If some employees express a lack of appreciation, they are more likely to engage in fraudulent activity as revenge. Therefore, monitoring behavioral changes in your employees can help you not only identify intentions to commit fraud but also help you improve the organization.

Hold Frequent Proactive Discussions about Fraud

Some instances of fraud are attributable to diverse circumstances such as exposure to confidential company information to the wrong person. It is important to engage your employees in proactive discussions aimed at enlightening them about fraud.

Create awareness on the usage of company assets, technology, access, and sharing of company information. Ensure that there are frequent training and development sessions on ethical behavior and fraud. In addition, have a clearly-defined chain of command to deal with any risk of fraud in your organization.

Monitor Your Company Data

In the past, monitoring company data implied tracking transactions to identify any cases of anomalies and intention to commit fraud. Nowadays, an employee can commit fraud in various ways, such as sharing sensitive company data on social media, uploading such data to the cloud, or even emailing confidential information to external individuals.

It is important to safeguard your organization’s data to prevent employees from sharing it with outsiders maliciously. Adopt solutions that notify you promptly whenever any of the company’s data leaves the office or is shared online.

Build a Conducive Corporate Culture

Having a conducive working environment prevents theft and fraud instances. Building a clear corporate culture, writing distinct procedures and policies, and having conducive employment practices can help reduce the risk.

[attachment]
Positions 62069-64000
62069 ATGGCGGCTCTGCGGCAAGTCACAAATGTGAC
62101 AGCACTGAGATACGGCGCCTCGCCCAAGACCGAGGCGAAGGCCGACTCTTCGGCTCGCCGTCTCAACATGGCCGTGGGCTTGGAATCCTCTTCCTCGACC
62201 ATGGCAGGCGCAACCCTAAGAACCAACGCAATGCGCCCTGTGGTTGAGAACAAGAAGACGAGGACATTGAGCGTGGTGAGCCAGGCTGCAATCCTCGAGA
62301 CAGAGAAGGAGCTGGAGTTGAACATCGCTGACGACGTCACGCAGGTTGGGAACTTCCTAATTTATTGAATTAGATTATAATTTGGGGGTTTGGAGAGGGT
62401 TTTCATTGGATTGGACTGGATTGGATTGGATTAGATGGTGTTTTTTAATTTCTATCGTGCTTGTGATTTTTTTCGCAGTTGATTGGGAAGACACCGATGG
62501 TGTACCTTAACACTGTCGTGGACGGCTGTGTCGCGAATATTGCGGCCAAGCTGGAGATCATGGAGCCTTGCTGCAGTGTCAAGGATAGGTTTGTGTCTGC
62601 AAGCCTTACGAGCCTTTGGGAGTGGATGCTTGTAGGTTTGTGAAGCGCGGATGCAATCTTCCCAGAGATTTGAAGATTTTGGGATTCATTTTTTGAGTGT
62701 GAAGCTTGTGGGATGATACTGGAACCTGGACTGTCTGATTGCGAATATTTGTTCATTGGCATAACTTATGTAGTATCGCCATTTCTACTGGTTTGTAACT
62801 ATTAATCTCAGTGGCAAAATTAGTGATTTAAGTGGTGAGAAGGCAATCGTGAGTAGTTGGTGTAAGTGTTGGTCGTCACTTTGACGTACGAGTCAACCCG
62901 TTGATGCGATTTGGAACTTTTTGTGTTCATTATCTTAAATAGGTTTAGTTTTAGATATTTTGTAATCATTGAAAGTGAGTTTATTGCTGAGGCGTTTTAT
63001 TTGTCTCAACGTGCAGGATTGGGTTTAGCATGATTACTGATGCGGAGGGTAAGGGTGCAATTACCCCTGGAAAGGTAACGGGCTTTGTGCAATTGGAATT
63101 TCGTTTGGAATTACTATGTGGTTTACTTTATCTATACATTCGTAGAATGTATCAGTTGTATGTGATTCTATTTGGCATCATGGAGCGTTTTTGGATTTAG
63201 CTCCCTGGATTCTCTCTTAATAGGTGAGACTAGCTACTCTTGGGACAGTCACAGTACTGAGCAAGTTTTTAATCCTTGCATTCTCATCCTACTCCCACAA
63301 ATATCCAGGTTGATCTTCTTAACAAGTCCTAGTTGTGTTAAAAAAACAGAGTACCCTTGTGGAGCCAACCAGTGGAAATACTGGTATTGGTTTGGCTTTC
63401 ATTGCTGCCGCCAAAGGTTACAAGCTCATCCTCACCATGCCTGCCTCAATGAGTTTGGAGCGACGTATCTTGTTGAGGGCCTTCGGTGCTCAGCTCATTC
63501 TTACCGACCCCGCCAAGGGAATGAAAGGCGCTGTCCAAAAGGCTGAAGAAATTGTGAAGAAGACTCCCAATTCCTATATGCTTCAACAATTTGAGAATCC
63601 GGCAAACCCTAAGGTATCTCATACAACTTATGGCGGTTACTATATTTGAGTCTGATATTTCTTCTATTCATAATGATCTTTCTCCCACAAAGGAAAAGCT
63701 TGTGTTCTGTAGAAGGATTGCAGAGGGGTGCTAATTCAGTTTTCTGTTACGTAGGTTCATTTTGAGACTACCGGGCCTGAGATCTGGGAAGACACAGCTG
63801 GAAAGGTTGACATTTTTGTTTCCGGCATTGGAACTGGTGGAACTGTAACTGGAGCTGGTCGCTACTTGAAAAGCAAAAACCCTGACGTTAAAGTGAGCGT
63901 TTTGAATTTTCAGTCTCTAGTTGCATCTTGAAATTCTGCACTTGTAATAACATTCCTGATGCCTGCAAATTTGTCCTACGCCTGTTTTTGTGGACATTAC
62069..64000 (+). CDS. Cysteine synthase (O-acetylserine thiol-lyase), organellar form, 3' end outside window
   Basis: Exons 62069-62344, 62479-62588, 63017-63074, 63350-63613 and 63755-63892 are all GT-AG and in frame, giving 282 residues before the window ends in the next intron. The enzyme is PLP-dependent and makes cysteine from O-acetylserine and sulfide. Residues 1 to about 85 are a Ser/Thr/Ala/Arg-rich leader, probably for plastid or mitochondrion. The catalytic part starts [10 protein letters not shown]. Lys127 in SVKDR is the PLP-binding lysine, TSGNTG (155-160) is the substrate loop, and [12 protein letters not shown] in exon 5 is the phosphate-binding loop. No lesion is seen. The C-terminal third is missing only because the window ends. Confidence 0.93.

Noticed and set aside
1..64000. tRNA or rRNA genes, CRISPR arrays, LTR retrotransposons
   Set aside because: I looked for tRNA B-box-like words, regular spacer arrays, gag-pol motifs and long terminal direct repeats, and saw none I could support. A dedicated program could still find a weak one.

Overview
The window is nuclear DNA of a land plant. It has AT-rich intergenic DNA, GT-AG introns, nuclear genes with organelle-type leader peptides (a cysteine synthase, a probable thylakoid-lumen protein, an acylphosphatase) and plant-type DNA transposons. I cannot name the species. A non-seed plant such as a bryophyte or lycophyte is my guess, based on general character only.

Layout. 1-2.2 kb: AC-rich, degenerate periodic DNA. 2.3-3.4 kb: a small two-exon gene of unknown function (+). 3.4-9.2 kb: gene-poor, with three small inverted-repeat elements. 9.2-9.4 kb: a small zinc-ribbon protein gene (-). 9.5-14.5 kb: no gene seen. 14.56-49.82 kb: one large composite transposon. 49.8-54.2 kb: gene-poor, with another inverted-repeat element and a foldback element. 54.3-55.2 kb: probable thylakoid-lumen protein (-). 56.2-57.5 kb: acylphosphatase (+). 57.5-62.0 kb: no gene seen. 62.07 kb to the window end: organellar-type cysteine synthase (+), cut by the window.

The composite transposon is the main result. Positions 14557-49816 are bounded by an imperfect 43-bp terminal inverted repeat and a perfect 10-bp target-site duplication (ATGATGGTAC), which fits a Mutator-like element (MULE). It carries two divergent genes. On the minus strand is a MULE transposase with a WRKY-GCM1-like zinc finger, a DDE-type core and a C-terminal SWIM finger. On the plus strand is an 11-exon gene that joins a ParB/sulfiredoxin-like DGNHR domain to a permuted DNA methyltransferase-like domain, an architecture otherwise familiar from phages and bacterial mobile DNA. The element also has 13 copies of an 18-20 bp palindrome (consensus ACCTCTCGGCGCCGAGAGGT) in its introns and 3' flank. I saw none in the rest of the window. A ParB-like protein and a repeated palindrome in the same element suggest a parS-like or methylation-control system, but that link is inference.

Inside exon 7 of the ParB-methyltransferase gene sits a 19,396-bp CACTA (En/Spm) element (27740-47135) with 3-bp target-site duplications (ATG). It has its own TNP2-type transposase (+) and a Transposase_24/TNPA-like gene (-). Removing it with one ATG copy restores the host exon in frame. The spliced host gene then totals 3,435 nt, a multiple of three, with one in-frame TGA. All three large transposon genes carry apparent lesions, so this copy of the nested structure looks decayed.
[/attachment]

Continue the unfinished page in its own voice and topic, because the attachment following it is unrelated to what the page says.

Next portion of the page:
Another way to create a significant fraud prevention platform is to have an open-door policy. It allows employees to communicate freely with the management and solve issues that may pressurize employees to engage in fraudulent activities.

Normalize Internal Checks

It is vital to properly vet potential employees before they are offered insider information – particularly during a pandemic where many new hires will be brought in remotely.

There is a common practice among many firms that once the vetting process is complete that the job is done, but this can be a very dangerous practice. Our 2020 Strategic Intelligence Assessment shows that most internal fraud cases likely involve staff that have been employed between one and five years.

Fraud can happen in small and large organizations in different locations and industries. Whenever it happens, it can cost you huge monetary and resource losses, which makes it critical to have the right fraud detection and prevention measures in place. Therefore, focus on creating a conducive working environment and implement policies and solutions that lower the risk of committing fraud.